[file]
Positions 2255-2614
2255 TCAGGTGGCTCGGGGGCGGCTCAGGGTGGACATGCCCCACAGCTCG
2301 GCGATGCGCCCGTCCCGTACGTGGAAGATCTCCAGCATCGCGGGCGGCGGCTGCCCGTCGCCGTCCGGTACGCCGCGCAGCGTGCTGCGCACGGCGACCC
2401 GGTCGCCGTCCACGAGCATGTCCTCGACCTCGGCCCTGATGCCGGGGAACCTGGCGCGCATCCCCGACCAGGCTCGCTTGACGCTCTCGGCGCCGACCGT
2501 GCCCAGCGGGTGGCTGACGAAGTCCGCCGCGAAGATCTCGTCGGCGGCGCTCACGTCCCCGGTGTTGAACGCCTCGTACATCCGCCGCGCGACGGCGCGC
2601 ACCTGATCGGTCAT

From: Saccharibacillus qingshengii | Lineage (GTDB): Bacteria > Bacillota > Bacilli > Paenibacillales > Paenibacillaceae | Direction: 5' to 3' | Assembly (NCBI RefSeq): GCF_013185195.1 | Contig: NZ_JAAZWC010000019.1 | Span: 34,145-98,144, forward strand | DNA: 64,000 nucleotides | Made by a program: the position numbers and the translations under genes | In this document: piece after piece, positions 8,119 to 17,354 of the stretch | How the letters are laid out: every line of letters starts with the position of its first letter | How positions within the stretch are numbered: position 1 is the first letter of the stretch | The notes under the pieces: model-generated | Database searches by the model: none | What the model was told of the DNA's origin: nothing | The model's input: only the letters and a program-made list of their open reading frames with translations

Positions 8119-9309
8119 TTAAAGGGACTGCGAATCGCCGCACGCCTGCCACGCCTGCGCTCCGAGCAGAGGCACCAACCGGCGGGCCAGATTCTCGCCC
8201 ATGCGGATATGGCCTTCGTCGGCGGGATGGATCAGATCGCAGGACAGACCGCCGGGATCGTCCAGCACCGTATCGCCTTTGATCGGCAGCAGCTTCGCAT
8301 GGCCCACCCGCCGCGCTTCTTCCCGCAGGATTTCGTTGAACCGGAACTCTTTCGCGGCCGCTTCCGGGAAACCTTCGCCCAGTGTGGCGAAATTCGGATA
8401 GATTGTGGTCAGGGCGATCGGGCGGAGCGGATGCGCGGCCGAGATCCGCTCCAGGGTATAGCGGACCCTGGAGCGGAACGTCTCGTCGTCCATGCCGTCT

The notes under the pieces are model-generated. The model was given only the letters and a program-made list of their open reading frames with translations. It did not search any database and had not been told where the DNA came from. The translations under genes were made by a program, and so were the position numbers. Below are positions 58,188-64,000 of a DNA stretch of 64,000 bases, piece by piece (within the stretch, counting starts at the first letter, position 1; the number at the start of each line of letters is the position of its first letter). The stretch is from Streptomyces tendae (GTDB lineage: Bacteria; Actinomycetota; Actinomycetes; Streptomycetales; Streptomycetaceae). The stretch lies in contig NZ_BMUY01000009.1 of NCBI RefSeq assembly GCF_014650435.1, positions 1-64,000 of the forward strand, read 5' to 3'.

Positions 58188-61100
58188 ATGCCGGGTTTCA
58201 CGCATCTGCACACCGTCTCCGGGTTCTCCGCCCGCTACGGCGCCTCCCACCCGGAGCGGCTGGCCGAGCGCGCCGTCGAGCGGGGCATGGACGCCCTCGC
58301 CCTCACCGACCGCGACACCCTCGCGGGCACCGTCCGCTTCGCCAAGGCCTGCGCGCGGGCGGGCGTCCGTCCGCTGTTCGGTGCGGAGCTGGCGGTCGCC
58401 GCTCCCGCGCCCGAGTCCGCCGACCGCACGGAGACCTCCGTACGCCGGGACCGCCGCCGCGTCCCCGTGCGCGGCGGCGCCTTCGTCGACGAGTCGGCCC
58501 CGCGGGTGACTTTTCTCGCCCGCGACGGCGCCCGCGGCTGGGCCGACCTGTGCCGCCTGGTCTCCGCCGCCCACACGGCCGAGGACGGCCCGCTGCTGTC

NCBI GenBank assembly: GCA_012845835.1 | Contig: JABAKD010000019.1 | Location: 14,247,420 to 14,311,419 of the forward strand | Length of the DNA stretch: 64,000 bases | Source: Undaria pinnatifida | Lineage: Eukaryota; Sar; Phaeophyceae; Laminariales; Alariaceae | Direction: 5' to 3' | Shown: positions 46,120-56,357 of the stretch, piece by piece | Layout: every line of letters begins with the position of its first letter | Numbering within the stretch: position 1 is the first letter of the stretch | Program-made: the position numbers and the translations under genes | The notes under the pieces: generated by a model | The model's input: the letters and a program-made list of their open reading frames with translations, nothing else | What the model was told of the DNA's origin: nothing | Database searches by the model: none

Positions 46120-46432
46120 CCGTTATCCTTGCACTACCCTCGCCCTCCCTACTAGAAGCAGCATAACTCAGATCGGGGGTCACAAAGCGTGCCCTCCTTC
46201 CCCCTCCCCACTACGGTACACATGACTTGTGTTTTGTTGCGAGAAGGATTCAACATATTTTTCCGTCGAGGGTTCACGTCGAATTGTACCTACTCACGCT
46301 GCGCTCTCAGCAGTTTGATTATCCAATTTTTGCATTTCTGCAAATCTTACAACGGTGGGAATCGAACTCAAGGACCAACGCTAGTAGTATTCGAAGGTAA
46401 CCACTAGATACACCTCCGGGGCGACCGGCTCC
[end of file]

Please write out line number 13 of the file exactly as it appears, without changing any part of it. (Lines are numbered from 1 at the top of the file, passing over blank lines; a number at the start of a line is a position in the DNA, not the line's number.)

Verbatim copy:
The notes under the pieces are model-generated. The model was given only the letters and a program-made list of their open reading frames with translations. It did not search any database and had not been told where the DNA came from. The translations under genes were made by a program, and so were the position numbers. Below are positions 58,188-64,000 of a DNA stretch of 64,000 bases, piece by piece (within the stretch, counting starts at the first letter, position 1; the number at the start of each line of letters is the position of its first letter). The stretch is from Streptomyces tendae (GTDB lineage: Bacteria; Actinomycetota; Actinomycetes; Streptomycetales; Streptomycetaceae). The stretch lies in contig NZ_BMUY01000009.1 of NCBI RefSeq assembly GCF_014650435.1, positions 1-64,000 of the forward strand, read 5' to 3'.